Having defined the goals for antihypertensive therapy to include slowing progression of CKD and reducing CVD risk in addition to lowering blood pressure, the Work Group searched for evidence in the target population for each clinical outcome. All classes of agents may be indicated, but if the blood pressure is too low, which agents should be used preferentially?
There is a spectrum of risk from very high to low, and patients were classified into three general risk categories. Diabetes mellitus is a pandemic disease and is one of the main threats to human health (Narayan, 2005). It concludes with a review of key recommendations of the guidelines and compares the recommendations to those made by the JNC 7, as well as with previous reports by the NKF and ADA. It is important to note that antihypertensive agents may have salutary effects on CKD and CVD in addition to lowering systemic blood pressure, such as reducing proteinuria, slowing GFR decline, and inhibiting other pathogenetic mechanisms of kidney disease progression and CVD.
Thus, the guidelines recommend the use of specific classes of antihypertensive agents in certain types of CKD, even if hypertension is not present. However, there have been few controlled trials to demonstrate the efficacy of blood pressure lowering to reduce the risk of CVD in CKD; therefore, the Work Group made recommendations for CKD based on extrapolation from evidence on the efficacy of antihypertensive therapy in the general population. In addition, some other modifiable risk factors (proteinuria and activity of the RAS) are also affected by antihypertensive therapy. In addition, it has been hypothesized that changes in the level of proteinuria during treatment may be a surrogate outcome for kidney disease progression. In general, there were few studies that adequately assessed both outcomes; thus, the Work Group made recommendations on the basis of separate studies on each outcome. In part, differences among studies may be related to differences in study populations and definition and ascertainment of endpoints. Where recommendations are discrepant, health-care providers must make decisions to maximize the net health benefits for the individual patient. In this discussion, the focus is on recommendations by JNC and ADA because these are the most widely used guidelines for treatment of individuals with hypertension and diabetes—the two most common causes of CKD. These definitions and goals do not differ according to age (among adults), gender, or race.
Limitations, implementation issues, and research recommendations are covered in subsequent guidelines. General principles of pharmacological therapy and target blood pressure for reducing CVD risk are discussed in Guideline 7. The Work Group concluded that there is not yet sufficient evidence to confirm this hypothesis. This is a reasonable approach, if the recommendations to slow progression of CKD and reduce risk of CVD agree; however, if there is a discrepancy between recommendations, this approach may not be adequate.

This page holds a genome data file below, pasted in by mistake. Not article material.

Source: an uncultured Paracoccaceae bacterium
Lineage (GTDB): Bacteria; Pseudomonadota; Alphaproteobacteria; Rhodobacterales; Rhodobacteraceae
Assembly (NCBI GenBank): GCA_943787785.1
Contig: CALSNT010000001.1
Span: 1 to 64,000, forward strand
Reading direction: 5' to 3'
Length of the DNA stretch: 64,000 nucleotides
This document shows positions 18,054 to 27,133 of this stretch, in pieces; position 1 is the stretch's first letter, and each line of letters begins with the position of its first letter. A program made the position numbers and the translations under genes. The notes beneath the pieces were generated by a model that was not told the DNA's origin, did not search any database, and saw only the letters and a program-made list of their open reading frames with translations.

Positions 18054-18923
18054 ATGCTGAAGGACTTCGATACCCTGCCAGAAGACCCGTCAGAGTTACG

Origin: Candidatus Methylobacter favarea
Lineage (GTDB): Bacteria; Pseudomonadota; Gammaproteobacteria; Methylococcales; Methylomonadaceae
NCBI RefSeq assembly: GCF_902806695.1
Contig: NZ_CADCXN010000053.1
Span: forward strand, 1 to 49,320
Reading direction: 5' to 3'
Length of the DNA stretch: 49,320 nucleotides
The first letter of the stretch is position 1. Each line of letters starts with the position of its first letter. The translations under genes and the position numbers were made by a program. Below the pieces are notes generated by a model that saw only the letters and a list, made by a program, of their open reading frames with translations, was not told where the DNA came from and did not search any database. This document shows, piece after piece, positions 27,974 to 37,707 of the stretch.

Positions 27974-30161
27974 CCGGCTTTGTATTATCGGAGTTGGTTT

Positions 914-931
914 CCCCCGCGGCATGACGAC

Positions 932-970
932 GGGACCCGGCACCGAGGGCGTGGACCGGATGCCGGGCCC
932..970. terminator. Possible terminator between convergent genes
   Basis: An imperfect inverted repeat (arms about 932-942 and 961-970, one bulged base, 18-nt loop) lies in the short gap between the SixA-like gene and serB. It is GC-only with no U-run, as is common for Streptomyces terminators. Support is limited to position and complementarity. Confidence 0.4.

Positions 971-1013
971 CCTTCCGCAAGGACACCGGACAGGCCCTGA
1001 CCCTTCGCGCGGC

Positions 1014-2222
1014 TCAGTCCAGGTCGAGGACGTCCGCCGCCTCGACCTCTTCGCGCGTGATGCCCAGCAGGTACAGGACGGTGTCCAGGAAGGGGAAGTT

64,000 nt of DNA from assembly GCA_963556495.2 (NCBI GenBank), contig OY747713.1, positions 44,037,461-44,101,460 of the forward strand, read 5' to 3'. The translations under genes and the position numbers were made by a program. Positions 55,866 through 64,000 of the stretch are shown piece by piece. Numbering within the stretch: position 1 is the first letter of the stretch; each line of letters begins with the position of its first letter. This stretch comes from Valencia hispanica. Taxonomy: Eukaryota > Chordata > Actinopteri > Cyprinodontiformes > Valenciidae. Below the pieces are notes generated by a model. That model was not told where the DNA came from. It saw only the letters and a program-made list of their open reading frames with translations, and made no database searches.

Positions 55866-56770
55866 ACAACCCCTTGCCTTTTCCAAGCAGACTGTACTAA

For example, studies on the progression of CKD have included patients with either markers of kidney damage (eg, diabetic patients with proteinuria) or decreased GFR (eg, most studies of nondiabetic kidney disease) and have carefully measured kidney function. The Work Group recommends that such individual decision-making be based on risk stratification. Lifestyle modification is recommended for 6 to 12 months, followed by antihypertensive therapy if blood pressure remains above goal. It is projected that this number will be increased by 72% to 333 million by 2025, and nearly 80% of these cases will be in the poorer industrialized countries (IDF, 2003). In addition, for some types of CKD, the blood pressure goal recommended for CVD risk reduction in high-risk groups has been shown to slow the progression of CKD. However, it was the opinion of the Work Group that proteinuria should be monitored during the course of CKD, and that under some circumstances it would be appropriate to consider modifications to antihypertensive therapy, such as a lower blood pressure goal or measures to reduce proteinuria, such as increasing the dosage of preferred agents and selection of additional antihypertensive agents (Table 44). A more detailed approach to decision-making and protocols for action are given in later sections.
Other approaches, such as decision analysis, with or without regard to cost, could be useful to determine net health benefits in this situation.
On the other hand, studies of CVD risk reduction have generally excluded patients with elevated serum creatinine, did not routinely measure urine protein, and concentrated on ascertainment of CVD events. In general, the selection of antihypertensive therapy should be directed to the clinical condition that is most likely to occur and that has the most serious consequences on overall survival and quality of life of the individual patient. The recommended initial antihypertensive agent is generally a diuretic, in combination with an ACE inhibitor, ARB, ß-adrenergic blocker, or a calcium-channel blocker if more than one agent is necessary to reach the target blood pressure. According to a 2005 US Government estimate, approximately 21 million people in the United States have diabetes (Gerich, 2005). ACE inhibitors and angiotensin receptor blockers are discussed in Guideline 11, and diuretics are discussed in Guideline 12.